Klonowski is teaching three classes this semester: Public Communication, Introduction to Theatre and Film and Theatre Production.
[wzslider autoplay=”true” info=”true” lightbox=”true”]
David Burke, professor of theatre, has taught at Union for 26 years and has only seen four other theatre professors at Union in his career.
For the past few years, Burke has been the only permanent Union theatre faculty member, with visiting and adjunct professors being hired when needed.
Enter new visiting theatre professor, John Klonowski, stage left.
Klonowski comes to Union from the theatre department at Bethel University, where he has been for the past three years.
“During the first couple of months [at Bethel] I thought it would be beneficial to connect with some of the theatre professors at the nearby universities,” Klonowski said.
Burke was the first theatre professor that Klonowski met from the area. They have kept in contact ever since.
“I felt the Lord tugging on my heart to leave Bethel. One day, I went to have coffee with David and told myself I would not ask if there was a job opening at Union,” Klonowski said. “When we sat down, the first words out of his mouth were about another theatre faculty position opening up at Union.
“A few months later, I was interviewing for the job.”
He specializes in technical theatre, which includes the magic behind set construction, lighting and overall production of a play.
Klonowski earned a bachelor’s degree in speech education with a minor in theatre from Lewis University in Joliet, Ill., and received an MFA in Scenic Design from the University of California at Davis in Davis, Calif.
He has an intriguing background, having performed in Chicago and Los Angeles and worked at Universal Studios in Hollywood.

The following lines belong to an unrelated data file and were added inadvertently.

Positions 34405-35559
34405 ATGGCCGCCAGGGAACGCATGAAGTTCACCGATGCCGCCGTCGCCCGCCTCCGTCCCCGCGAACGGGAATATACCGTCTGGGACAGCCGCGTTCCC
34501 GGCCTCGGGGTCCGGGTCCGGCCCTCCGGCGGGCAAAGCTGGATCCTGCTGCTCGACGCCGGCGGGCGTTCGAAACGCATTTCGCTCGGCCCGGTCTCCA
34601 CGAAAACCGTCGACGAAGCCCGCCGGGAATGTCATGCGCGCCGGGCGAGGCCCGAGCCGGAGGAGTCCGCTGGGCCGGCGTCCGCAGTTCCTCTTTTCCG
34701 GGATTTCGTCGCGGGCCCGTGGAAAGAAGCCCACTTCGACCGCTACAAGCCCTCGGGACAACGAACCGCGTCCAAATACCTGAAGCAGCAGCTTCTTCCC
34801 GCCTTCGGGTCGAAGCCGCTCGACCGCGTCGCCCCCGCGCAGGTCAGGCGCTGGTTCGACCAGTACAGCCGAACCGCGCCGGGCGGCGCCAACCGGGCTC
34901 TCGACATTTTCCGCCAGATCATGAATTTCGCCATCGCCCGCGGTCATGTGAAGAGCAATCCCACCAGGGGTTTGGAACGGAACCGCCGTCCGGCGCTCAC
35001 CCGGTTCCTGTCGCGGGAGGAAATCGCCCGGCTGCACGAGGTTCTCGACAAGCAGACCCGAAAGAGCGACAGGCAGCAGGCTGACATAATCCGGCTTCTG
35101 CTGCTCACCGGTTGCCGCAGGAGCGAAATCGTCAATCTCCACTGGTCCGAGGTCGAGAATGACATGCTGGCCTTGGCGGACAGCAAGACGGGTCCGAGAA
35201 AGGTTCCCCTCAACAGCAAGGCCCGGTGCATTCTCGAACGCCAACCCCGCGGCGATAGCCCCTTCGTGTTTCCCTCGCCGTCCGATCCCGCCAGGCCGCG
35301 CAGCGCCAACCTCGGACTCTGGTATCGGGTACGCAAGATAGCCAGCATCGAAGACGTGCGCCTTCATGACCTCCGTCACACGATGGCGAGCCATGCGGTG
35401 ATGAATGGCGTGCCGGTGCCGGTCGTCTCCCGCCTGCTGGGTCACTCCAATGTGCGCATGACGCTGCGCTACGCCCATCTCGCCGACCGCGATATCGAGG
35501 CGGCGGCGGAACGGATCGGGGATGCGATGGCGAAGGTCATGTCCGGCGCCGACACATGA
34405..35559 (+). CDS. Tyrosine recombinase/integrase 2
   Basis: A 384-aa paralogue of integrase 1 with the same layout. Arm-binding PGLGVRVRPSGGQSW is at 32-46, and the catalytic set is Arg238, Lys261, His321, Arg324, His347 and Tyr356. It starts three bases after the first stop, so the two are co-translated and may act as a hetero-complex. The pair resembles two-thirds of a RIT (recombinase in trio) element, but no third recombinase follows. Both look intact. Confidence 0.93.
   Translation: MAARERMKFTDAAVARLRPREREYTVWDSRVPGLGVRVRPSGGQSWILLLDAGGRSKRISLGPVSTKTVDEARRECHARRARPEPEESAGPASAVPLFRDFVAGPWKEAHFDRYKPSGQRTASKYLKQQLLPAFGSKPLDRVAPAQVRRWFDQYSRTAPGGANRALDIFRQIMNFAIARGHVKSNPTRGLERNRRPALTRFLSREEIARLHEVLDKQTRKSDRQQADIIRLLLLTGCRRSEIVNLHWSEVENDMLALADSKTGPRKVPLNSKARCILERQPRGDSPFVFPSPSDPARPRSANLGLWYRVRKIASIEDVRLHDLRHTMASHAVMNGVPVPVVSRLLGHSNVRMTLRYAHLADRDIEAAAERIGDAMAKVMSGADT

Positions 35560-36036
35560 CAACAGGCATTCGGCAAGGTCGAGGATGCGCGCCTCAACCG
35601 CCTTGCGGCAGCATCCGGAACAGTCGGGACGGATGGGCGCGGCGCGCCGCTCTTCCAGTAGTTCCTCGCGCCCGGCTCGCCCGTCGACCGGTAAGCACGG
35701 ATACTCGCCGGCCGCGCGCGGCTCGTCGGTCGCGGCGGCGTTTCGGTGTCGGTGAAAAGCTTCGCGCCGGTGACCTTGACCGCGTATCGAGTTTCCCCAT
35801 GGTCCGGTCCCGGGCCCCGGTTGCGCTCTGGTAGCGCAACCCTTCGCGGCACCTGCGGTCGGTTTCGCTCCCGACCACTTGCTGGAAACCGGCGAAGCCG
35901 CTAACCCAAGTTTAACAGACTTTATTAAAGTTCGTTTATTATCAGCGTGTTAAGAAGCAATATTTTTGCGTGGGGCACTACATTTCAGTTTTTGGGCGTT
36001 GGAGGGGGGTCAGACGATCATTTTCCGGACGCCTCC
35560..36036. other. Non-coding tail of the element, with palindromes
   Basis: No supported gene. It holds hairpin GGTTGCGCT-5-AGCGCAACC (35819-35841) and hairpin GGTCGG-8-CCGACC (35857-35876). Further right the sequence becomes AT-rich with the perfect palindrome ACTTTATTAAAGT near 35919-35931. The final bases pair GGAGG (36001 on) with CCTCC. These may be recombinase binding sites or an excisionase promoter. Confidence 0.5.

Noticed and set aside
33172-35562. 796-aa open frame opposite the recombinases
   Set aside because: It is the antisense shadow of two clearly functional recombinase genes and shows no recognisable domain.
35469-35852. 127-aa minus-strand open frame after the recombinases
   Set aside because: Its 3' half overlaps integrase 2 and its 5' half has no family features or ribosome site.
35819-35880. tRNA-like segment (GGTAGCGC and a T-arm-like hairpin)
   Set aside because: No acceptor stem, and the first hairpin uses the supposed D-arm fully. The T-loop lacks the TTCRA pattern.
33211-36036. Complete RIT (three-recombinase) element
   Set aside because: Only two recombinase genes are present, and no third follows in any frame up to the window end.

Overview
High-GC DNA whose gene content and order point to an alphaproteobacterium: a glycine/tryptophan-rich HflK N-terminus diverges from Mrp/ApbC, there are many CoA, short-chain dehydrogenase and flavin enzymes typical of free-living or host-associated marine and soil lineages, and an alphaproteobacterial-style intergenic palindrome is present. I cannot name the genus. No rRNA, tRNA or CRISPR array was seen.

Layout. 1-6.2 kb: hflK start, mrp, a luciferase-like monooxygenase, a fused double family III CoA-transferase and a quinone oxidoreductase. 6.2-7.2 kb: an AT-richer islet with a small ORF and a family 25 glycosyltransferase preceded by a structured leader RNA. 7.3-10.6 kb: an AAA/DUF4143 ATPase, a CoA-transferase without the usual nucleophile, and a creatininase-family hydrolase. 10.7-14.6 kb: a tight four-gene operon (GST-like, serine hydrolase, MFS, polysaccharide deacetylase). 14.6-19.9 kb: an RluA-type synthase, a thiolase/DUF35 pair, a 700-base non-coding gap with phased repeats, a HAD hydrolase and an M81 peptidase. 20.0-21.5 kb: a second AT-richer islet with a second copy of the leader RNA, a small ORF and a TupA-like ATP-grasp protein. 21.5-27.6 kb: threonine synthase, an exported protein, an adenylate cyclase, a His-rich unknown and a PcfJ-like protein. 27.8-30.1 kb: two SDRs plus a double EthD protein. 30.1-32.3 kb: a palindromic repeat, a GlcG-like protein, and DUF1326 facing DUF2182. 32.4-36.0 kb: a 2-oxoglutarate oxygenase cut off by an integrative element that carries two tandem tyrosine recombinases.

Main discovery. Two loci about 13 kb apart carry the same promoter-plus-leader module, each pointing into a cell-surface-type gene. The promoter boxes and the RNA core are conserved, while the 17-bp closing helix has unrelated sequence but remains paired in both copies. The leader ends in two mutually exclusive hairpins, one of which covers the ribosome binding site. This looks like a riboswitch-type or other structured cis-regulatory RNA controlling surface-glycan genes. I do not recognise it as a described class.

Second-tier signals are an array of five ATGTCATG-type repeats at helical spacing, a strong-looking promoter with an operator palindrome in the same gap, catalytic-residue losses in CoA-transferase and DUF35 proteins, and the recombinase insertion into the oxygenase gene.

“One cool thing I did for a couple of winters was performing ‘The Grinch’ at Universal Studios,” Klonowski said. “I spent several hours in the makeup chair getting prosthetics glued to my face. It was a unique experience.”
Many of the students involved in the theatre program are eager to see what Klonowski has to offer. He is very straightforward about his goal in teaching theatre and drama to students.
“[The students] need to make sure that this is their calling and, if so, to nurture those gifts that God has ordained them with,” Klonowski said. “It is about the parable of the talents. We need to invest in our calling and gifts because it is part of our worship.
“Then it is my job to equip and encourage them.”
Bryanna England, sophomore theatre and broadcast journalism double major, said she believes Klonowski’s presence will benefit the students.
“He is very encouraging in both the way he describes his experiences in the theatre and in the way that he communicates about our textbook material,” said England, who is enrolled in Klonowski’s theatre production class. “[He is] inspiring, passionate, fun [and] knowledgeable.”
Klownoski not only aims to encourage his students but has a vision for the future of the Union theatre.
“I have been given the assignment to build a drama ministry team that will perform outreach-oriented productions,” he said. “I would love to see this program expand into something even more vibrant and glorifying to God.”
Klonowski will be directing a show this semester titled, “A Servant and Two Masters,” which is set to premiere toward the end of November.